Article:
The subject of the 'Filling Station' meetings at Moggerhanger came up again. This is intriguing and seems to have begun in and around Bath in North Somerset. The next meeting is planned for 15th November. Apparently Simon Holley (Kings Arms, Bedford) was at the October meeting so the interest is quite wide.

I had a vision of an autumn day, there was an area of grass and I knew that winter was about to begin. It started to snow and I expected that when the thaw came the ground would be muddy and unkempt. But as the snow melted I saw that a carpet of snowdrops and crocuses had grown up. Instead of mud there was a glorious carpet of colour and a wonderful fragrance. And the Spirit said, 'Remember this vision. When everything seems to be falling apart and you expect to see a mess remember this vision and be encouraged.'

Jim thought that God is putting us in positions where we can make a difference. There will be more beauty as we see more of Jesus. Our role is to talk with people and draw alongside them. We can have a positive effect on somebody's day merely by listening. I believe we have an awesome privilege and also a great responsibility to hear and see and share the vision.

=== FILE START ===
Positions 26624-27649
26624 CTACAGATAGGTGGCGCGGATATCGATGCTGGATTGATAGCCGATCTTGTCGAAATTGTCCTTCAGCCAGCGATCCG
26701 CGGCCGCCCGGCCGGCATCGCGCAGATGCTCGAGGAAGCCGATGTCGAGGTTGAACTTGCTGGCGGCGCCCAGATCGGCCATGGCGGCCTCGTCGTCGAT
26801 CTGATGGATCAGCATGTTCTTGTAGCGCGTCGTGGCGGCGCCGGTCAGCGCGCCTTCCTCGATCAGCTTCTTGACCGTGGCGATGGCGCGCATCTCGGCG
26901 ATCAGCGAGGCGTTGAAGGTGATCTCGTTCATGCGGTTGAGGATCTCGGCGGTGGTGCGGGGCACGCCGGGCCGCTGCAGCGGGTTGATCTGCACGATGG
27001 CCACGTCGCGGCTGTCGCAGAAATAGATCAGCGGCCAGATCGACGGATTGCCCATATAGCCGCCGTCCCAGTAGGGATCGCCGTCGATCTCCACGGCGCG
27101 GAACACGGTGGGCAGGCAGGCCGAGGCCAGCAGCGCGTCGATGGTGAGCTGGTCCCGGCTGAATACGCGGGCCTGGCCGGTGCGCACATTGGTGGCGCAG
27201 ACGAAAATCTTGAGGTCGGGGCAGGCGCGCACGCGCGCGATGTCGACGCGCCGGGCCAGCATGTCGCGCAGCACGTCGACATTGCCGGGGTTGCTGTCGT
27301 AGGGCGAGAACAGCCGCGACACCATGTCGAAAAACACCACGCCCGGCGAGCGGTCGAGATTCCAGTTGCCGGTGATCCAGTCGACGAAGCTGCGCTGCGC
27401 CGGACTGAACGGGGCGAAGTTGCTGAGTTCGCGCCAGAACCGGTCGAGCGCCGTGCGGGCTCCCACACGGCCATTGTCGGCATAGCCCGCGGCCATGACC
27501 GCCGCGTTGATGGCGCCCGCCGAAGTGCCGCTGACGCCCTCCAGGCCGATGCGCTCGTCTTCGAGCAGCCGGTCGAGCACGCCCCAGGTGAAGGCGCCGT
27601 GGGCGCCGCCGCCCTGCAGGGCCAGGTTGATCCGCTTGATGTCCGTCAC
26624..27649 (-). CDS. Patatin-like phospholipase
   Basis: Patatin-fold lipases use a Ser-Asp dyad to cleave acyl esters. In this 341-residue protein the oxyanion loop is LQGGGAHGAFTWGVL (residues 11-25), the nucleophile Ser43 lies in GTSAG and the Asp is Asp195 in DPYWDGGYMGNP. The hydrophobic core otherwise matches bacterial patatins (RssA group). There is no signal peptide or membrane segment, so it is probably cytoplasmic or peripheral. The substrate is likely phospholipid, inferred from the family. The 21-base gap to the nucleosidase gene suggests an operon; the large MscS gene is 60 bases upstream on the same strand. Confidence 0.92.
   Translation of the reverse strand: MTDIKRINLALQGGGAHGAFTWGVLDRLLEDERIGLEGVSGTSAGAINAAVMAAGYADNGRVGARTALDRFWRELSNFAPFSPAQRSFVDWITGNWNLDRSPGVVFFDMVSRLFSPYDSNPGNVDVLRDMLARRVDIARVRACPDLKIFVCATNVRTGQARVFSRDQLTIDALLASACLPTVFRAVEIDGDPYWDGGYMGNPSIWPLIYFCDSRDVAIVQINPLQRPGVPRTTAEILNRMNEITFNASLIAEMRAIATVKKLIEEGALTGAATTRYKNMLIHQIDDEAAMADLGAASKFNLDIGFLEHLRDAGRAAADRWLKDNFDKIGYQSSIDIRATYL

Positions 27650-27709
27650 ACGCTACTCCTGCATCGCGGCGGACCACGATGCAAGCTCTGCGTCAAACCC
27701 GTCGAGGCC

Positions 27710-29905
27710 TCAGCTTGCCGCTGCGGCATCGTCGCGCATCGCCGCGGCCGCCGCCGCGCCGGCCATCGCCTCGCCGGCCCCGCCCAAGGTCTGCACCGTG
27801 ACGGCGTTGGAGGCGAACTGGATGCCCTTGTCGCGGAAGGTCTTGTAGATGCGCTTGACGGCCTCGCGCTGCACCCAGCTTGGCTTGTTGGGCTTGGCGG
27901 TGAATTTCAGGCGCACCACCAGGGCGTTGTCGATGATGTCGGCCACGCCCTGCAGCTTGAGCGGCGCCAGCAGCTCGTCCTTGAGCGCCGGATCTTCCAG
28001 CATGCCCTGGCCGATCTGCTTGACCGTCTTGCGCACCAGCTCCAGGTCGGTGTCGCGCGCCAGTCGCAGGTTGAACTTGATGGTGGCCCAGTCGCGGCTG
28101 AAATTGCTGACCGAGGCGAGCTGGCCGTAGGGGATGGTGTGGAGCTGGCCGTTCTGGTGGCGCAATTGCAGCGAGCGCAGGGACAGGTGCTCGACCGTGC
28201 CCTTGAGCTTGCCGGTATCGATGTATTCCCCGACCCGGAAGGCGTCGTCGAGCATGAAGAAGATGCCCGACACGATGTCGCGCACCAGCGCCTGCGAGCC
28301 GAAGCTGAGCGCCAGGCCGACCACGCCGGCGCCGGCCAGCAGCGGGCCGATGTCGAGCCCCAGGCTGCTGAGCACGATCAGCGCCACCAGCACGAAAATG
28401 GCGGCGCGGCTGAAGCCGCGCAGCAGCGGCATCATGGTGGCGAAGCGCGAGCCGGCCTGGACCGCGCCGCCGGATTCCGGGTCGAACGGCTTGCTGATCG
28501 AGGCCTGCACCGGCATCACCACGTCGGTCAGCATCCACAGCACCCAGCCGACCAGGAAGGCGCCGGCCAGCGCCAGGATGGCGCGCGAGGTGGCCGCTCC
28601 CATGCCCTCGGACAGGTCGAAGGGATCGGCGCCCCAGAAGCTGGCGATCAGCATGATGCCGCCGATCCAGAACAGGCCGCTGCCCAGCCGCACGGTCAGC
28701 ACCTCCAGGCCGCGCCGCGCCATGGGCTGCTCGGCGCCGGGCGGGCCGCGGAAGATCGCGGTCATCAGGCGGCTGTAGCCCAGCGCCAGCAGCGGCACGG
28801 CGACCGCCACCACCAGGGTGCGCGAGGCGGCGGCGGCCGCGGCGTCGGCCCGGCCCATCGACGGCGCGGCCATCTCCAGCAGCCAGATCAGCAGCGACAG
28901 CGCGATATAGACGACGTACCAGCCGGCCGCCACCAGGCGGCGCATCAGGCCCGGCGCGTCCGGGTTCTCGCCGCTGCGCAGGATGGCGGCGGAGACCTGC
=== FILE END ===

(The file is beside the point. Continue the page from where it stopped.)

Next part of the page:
We prayed for our friend David for continued blessing and to have the path made straight in his life. We also prayed for his family. Jim had a picture of traffic lights and knew it was for Sean in particular. He senses that Sean sees a stop light but the signals are beginning to turn green. The message was to be prepared for the green light and not to remain at the traffic lights too long.

I had a vision of oil and as I watched I knew that the oil represented the Holy Spirit. Oil acts to prevent sticking, whether we put it an engine or use it cook and egg. Oil releases us, it frees us to move.

Sean had said very little until the end of the meeting when he reminded us of the most important thing of all. He said that God is always the same. He told us of the value of a proper view of the Lord, this is foundational. We need to grasp this vision, this truth. We can only reach others when we have first imbibed the truth.